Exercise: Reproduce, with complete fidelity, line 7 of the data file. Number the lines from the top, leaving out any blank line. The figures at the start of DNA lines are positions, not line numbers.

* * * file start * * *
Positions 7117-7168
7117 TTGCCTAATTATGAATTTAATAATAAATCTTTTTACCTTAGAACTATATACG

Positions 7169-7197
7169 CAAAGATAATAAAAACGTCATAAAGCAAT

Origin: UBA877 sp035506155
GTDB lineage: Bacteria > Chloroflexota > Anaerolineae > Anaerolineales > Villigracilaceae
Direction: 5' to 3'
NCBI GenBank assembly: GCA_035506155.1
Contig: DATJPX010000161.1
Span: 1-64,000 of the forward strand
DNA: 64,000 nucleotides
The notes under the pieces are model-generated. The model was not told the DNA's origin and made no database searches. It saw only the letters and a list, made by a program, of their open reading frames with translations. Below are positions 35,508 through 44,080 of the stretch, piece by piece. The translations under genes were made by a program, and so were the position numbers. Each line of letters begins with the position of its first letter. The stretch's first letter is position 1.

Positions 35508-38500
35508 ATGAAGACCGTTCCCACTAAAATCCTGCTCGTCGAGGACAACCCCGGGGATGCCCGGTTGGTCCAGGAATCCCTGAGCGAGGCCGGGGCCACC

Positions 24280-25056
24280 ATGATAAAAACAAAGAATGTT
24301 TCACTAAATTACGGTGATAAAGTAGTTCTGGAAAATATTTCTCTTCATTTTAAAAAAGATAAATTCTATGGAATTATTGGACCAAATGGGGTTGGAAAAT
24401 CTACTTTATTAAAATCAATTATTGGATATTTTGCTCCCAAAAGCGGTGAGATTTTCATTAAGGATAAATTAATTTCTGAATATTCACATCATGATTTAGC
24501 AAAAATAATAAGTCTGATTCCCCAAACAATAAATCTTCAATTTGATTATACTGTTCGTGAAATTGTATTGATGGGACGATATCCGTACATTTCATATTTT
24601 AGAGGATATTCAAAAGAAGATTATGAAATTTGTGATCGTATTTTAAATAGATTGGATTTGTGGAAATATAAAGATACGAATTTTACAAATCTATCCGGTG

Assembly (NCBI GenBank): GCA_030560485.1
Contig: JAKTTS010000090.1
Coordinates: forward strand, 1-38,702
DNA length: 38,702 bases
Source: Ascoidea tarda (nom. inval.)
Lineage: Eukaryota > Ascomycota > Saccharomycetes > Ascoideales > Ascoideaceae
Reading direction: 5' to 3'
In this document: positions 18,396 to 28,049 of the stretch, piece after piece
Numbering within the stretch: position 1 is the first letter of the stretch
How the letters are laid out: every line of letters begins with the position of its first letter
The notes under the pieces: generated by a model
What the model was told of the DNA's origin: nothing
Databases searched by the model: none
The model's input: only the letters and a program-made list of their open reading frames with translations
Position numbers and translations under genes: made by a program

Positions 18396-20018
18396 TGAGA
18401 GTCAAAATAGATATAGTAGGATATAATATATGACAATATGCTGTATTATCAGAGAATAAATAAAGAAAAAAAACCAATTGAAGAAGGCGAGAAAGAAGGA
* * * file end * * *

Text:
Direction: 5' to 3'